This is putting a huge strain on the state’s beleaguered (i.e. disastrous) General Fund Budget. But it’s the overcrowding issue that Alabamians should be most concerned about right now.

The Public Policy Institute of California found that property crime increased by 7.6 percent the year after the mass releases. Car thefts rose almost 15 percent. In short, 24,000 more people had their car stolen in California in 2012 as a result of the state not being able to get its prison overcrowding problem under control.

To put it plainly, Alabama has the most serious prison crowding problem in the country. It’s so bad that we’re running the risk of federal courts stepping in and ordering the haphazard release of thousands of prisoners from the state’s lockups. That’s not fear mongering, just ask the State of California.

And remember, Alabama’s prisons are currently at roughly 187% capacity, 50% higher than the level the Court mandated for California. Recently, the situation inside Alabama’s prisons got national

media attention due to inmates staging protests at several facilities. Some of the prisoners refused to cook food or do laundry. Some even demanded pay for their work. That’s silly.

probation and parole systems and in-prison reform programs. They saved over $3 billion dollars by not building new prisons and saw their crime rate hit its lowest point in a half century.

However, a corrections officer called into talk radio station WYDE on Monday and said he believes the protests may have been organized from outside the prison by activist groups looking for an opportunity to introduce a lawsuit or to simply gain the attention of the courts.

North Carolina is another state that achieved a significant reduction in its prison population by prioritizing space for violent offenders, strengthening probation and parole supervision and sending low-level drug offenders to drug courts.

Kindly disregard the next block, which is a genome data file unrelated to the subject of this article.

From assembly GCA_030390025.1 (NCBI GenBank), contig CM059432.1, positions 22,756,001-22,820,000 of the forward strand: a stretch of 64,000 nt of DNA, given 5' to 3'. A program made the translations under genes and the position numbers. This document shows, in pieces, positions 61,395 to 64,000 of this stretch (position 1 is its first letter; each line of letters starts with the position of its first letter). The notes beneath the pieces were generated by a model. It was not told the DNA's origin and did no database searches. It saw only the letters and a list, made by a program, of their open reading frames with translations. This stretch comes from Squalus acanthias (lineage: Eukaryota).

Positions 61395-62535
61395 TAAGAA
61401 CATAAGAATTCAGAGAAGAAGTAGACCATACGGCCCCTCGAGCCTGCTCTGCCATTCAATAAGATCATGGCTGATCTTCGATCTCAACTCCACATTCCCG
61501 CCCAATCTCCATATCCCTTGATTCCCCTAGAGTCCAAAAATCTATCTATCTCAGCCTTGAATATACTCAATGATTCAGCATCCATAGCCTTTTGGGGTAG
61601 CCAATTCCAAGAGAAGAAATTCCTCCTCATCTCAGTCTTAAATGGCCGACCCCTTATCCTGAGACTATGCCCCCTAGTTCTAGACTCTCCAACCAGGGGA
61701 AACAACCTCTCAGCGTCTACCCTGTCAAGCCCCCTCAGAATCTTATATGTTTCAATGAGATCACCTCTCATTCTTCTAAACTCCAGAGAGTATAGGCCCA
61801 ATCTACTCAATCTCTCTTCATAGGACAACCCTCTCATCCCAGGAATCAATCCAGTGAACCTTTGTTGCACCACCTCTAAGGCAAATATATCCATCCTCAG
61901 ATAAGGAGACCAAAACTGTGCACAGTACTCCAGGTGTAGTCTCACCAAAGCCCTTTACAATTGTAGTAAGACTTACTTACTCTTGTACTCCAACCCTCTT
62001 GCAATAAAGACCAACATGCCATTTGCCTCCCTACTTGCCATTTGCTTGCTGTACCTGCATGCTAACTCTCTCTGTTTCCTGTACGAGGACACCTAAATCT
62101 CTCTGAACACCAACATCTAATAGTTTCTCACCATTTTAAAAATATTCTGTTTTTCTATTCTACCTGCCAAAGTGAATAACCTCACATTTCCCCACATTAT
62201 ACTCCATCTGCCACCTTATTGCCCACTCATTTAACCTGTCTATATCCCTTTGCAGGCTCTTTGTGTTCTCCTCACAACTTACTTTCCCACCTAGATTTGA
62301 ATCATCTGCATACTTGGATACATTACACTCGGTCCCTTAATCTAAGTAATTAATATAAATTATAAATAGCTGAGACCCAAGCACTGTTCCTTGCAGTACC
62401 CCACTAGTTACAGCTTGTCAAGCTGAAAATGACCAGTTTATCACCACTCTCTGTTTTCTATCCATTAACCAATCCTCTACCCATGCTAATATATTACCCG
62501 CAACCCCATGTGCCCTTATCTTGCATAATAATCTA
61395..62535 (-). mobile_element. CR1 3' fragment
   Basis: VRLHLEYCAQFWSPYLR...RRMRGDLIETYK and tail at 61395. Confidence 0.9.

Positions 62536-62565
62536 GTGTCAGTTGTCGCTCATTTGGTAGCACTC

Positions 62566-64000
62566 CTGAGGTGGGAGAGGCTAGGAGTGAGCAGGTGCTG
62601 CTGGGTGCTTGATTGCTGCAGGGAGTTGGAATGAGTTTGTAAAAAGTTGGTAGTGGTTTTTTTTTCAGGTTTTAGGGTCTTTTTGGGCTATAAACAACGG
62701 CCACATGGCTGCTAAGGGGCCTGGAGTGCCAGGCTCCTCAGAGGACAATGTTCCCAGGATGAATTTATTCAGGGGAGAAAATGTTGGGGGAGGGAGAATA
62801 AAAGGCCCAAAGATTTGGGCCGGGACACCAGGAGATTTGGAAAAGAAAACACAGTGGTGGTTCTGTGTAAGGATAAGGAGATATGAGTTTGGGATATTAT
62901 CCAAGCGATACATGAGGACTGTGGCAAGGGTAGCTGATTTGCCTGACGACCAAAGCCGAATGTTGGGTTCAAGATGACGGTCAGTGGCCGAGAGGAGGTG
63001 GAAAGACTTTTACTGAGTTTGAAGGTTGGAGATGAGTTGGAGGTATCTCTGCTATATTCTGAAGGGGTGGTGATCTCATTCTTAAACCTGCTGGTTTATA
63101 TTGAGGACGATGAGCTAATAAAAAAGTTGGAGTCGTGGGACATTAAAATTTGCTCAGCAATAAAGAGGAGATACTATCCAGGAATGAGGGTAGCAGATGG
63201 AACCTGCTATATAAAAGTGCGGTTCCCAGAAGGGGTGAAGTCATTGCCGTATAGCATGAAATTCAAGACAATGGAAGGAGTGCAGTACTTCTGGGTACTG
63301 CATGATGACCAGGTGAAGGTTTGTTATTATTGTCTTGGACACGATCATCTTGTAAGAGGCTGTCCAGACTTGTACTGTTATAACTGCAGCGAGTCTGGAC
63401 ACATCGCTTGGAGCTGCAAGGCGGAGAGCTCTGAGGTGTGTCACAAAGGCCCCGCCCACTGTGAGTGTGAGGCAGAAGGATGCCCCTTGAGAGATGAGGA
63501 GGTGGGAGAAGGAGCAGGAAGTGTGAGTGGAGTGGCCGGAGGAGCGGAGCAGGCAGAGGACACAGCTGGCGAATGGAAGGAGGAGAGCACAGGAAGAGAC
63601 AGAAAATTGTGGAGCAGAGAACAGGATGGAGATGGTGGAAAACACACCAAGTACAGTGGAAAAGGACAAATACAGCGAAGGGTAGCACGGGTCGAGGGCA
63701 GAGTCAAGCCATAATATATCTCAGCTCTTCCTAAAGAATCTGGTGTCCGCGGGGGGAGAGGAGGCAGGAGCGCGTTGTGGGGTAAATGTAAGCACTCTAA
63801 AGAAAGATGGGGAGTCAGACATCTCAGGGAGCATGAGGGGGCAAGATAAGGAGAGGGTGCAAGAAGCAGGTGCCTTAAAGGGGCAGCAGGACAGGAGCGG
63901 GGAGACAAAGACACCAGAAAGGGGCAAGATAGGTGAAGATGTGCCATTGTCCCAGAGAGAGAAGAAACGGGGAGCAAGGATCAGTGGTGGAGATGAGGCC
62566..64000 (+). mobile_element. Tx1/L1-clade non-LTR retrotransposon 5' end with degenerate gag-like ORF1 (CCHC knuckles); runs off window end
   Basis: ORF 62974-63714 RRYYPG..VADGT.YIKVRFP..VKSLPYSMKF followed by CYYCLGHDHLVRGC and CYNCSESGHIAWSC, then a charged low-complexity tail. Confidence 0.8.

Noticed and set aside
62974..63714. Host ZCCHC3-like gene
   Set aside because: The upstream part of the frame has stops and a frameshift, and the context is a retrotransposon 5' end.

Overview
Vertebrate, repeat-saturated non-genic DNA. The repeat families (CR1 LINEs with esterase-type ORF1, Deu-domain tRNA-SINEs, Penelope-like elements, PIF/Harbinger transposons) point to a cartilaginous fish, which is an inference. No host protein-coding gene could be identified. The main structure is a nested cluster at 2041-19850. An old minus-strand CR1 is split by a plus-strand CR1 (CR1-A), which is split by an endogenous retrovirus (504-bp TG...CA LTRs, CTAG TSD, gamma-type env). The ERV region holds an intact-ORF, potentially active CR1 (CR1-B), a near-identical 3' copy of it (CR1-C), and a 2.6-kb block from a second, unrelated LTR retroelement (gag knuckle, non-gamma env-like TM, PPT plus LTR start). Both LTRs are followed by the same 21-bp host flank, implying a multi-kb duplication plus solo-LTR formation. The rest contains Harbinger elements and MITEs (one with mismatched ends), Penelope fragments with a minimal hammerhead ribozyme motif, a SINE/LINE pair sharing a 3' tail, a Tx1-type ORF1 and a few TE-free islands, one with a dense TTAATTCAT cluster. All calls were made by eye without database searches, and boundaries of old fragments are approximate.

“Last night felt like it was about to get out of control,” the officer said. “Tensions are real high. They’re trying to draw us into a confrontation so they can sue us.” The protests have already gotten the attention of State Senator Cam Ward, R-Alabaster, who has been one of the Alabama legislature’s leading advocates for prison reform. “We’re dealing with a box of dynamite in our prison system,” Ward told’s Mike Cason. “I would rather us as a Legislature deal with it … as opposed to a federal judge coming in slashing and burning.” Ward said he believes Alabama’s prison system is the “greatest threat to state budgets” and suggested following the lead of other states that have successfully reformed their prison system in recent years. One such state could be Texas, which opted not to build new prisons about 5 years ago. Instead, the state improved its

Katherine Robertson of the Alabama Policy Institute said it best, “(Our) leaders must act to improve and expand alternatives to incarceration for low-risk and nonviolent offenders to ensure that costly prison space is focused on those who pose a long-term threat

to our public safety, not those we are simply mad at.” The high-cost, low return system we currently have is broken. Instead of improving the state’s infrastructure, adequately funding our judicial system, or any number of other potentially beneficial uses of General Fund dollars, Alabama is spending just under $400 million a year (!) on a corrections system that doesn’t even work. This is a tough issue that is not going to be solved in one bill or even one session. It’s going to take years. But it’s a huge opportunity for Alabama legislators to step up and get us headed in the right direction before a federal judge swoops in and does it for us.organizations.

QUICK HIT: • Alabama’s prisons are currently operating at twice their capacity • The vast majority of Alabama inmates are nonviolent offenders • The cost of housing inmates ($400 million/year) is busting the state’s budget • The Supreme Court ordered the release of 46,000 criminals in California because their prisons were overcrowded • The same could happen in Alabama if state lawmakers don’t act